There are lots of different kinds of focal therapy, but they all have the same basic principle: using a high dose of energy to kill cancerous cells. Importantly, this energy is highly targeted to avoid side effect-inducing collateral damage.
But it’s the type of ‘high energy’ that differs between treatments – whether it’s temperature, electricity, or even light. Here, we describe a few different types of focal therapy you might come across.
Cryotherapy was the first kind of focal therapy to come on the scene, after it was developed from a whole-gland version of the treatment. The idea is to rapidly cool the cancerous tissue to around -40oC, triggering a kind of extreme hypothermia in the cancer cells, which kills them. Slowly warming up the area and giving it a second blast of cold makes sure the treatment has been effective.
High intensity focused ultrasound (HIFU)
HIFU approaches focal therapy from the opposite end of the spectrum – using high temperatures of over 60oC to kill cancer cells. Heat is generated by high energy sound waves, caused ultrasounds. These sound waves are focused by a transducer, in a similar way to how sunlight can be focused with a magnifying glass to burn a hole in a piece of paper. In this way, the sound waves are precisely targeted to burn just the cancerous areas of the prostate, and leave the healthy tissue untouched.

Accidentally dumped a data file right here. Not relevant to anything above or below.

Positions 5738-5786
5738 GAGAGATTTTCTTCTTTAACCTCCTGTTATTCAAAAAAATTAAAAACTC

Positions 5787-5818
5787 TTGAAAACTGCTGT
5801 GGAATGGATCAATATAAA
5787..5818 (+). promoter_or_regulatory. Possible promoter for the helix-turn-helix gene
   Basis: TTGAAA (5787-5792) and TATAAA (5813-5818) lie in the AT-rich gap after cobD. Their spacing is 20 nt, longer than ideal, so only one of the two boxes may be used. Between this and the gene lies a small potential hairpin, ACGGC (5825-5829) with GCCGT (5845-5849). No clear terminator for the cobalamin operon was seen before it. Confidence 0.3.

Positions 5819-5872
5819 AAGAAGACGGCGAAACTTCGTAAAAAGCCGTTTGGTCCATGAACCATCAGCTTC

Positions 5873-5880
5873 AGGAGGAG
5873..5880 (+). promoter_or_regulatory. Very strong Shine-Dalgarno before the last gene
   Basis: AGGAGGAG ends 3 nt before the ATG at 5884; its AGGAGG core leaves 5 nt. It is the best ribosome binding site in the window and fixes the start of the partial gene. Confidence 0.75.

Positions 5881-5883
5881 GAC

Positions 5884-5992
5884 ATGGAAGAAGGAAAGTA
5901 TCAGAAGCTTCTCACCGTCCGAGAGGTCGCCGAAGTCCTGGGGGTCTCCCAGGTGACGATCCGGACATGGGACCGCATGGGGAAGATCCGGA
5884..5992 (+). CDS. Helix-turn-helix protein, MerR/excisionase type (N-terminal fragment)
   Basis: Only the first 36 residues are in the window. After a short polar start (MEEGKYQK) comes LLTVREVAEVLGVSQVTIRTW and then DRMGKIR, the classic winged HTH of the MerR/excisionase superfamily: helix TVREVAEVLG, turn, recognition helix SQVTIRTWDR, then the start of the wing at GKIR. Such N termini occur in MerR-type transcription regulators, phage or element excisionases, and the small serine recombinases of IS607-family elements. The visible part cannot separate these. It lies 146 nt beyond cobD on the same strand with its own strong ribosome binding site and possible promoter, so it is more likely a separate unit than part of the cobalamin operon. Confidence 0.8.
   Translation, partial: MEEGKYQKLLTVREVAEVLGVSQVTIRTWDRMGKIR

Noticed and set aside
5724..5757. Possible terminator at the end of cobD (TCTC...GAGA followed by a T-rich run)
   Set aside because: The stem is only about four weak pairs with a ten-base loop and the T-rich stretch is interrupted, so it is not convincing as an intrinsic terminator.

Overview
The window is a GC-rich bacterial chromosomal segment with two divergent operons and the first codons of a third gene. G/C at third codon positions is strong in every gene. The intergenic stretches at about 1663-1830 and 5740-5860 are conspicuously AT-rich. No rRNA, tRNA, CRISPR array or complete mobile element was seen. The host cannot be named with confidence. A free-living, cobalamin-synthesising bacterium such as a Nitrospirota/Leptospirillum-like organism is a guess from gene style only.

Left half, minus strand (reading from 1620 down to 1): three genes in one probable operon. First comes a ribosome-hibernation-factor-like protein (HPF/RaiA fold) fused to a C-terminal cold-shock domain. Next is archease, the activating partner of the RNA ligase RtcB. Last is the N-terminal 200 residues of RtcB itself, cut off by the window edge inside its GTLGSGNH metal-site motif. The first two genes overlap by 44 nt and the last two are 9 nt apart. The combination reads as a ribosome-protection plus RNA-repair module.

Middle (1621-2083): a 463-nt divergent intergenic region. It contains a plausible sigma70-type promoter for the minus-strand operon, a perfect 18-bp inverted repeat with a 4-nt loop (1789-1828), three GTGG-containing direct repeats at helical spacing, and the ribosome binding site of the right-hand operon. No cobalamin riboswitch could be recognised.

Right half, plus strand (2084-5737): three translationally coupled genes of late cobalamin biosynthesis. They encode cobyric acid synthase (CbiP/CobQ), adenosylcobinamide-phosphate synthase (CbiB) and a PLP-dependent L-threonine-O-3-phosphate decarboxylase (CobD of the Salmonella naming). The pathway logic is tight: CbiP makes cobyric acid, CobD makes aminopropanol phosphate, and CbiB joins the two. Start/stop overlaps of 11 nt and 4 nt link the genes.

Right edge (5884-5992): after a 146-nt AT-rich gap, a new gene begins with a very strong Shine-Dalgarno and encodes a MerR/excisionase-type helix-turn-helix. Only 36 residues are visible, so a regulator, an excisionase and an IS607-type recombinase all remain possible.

Irreverisble electroporation (IRE)
IRE doesn’t use a thermal approach. Instead, pulses of electricity create tiny holes in cancer cells, causing them to die. The electricity can be very finely pinpointed, making this method highly accurate and lending to its commercial name: Nanoknife.
The Nanoknife is already widely used for some types of pancreatic cancer, but in prostate cancer, testing has been slower to take off. So far, this treatment isn’t approved for use outside of research.
Here, the cancer-killing energy comes from light. Laser beams are used to activate a light-sensitive drug, in precisely the region where it is needed to kill prostate cancer cells. There are a few light-activated drug options out there, but none have yet been proven safe enough for use outside research.